Title: Regenerative medicine: new opportunities for developing countries

 

Author: Heather L. Greenwood, Halla Thorsteinsdottir, Gajen Perry, James Renihan, Peter A. Singer, Abdallah S. Daar

 

Addresses:
Canadian Program on Genomics and Global Health, Joint Centre for Bioethics, University of Toronto, 88 College Street, Toronto, Ontario M5G 1L4, Canada.
Canadian Program on Genomics and Global Health, Joint Centre for Bioethics, University of Toronto, 88 College Street, Toronto, Ontario M5G 1L4, Canada.
Canadian Program on Genomics and Global Health, Joint Centre for Bioethics, University of Toronto, 88 College Street, Toronto, Ontario M5G 1L4, Canada.
Canadian Program on Genomics and Global Health, Joint Centre for Bioethics, University of Toronto, 88 College Street, Toronto, Ontario M5G 1L4, Canada.
Canadian Program on Genomics and Global Health, Joint Centre for Bioethics, University of Toronto, 88 College Street, Toronto, Ontario M5G 1L4, Canada.
Canadian Program on Genomics and Global Health, Joint Centre for Bioethics, University of Toronto, 88 College Street, Toronto, Ontario M5G 1L4, Canada

 

Journal: Int. J. of Biotechnology, 2006 Vol.8, No.1/2, pp.60 - 77

 

Abstract: There has been a major shift in burden of disease in developing countries. Although traditionally associated with industrialised nations, epidemic levels of non-communicable diseases, such as diabetes, cardiovascular diseases and cancer, now threaten the developing world and are straining health systems that are still struggling with persisting levels of infectious disease. Developing countries need innovative and affordable ways of dealing with this 'double burden'. The emerging field of regenerative medicine may provide new opportunities to address these health needs if employed with the goal of improving global health equity. Several developing countries themselves have recognised the potential of regenerative medicine and have initiated Research and Development work in this field. We present here the results of a survey of regenerative medicine activities in developing countries, and argue that domestic Science and Technology capacity building and innovation in regenerative medicine can help developing countries to harness its benefits towards low-cost solutions for some of their most pressing health needs.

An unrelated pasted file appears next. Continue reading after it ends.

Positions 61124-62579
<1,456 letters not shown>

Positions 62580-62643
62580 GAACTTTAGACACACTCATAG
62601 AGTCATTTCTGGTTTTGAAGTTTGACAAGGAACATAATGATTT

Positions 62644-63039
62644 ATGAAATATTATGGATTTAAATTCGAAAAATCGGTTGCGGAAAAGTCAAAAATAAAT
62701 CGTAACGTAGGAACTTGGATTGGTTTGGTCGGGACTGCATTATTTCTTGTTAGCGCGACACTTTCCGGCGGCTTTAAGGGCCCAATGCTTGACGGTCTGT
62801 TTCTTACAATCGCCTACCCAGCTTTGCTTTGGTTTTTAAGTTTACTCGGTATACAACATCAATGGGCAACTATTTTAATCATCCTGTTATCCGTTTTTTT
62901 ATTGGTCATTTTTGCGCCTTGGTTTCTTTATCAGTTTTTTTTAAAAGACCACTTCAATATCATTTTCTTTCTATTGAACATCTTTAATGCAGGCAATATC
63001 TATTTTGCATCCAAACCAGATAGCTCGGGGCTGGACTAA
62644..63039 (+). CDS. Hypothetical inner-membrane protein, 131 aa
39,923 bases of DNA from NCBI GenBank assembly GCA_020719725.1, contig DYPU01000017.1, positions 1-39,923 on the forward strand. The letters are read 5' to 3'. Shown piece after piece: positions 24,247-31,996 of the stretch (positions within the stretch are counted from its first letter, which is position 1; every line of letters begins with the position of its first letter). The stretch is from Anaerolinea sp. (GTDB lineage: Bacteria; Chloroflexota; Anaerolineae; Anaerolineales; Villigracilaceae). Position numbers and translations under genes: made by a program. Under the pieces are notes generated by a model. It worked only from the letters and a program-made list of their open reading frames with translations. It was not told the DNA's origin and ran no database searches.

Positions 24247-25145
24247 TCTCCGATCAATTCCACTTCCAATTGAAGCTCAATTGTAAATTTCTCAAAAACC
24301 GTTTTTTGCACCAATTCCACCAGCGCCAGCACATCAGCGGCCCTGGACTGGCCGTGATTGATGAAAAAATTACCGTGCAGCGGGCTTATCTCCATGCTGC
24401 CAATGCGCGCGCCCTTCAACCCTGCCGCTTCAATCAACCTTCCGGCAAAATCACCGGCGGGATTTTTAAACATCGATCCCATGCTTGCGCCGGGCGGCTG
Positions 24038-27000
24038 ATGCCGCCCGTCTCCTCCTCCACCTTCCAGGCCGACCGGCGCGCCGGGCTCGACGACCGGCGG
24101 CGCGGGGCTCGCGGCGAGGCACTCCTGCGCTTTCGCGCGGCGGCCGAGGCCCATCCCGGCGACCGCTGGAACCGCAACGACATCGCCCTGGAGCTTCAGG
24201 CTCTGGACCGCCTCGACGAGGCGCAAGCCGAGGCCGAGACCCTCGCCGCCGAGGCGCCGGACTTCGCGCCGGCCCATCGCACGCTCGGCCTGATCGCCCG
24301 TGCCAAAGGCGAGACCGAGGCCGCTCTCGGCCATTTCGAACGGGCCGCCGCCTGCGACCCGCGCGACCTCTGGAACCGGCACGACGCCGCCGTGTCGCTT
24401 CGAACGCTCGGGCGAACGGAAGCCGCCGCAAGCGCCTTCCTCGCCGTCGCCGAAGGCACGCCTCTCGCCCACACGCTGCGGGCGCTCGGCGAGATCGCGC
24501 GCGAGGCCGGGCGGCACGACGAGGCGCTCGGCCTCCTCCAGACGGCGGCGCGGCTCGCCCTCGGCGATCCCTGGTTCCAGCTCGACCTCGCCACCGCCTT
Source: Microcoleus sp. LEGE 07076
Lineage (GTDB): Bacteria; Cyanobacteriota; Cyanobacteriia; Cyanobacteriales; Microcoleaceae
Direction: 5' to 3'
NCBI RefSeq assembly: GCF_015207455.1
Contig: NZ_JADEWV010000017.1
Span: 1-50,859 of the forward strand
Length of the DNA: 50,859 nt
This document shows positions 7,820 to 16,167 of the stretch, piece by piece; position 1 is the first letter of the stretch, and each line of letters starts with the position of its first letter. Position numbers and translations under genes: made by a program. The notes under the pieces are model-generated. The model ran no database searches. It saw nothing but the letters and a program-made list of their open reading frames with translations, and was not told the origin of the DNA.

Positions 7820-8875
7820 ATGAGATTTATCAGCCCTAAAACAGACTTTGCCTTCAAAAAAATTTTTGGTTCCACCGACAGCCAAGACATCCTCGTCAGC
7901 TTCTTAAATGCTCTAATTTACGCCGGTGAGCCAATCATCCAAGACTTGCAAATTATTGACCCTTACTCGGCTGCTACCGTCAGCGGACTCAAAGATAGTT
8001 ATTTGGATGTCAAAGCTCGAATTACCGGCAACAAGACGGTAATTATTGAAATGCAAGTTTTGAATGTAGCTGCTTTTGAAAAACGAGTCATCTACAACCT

Keywords: regenerative medicine; developing countries; global health equity; double burden; stem cells; tissue engineering; gene therapy; organ replacement; innovative capacity; innovation; non-communicable diseases; health needs; biotechnology.

 

DOI: http://dx.doi.org/10.1504/IJBT.2006.008964

 

 

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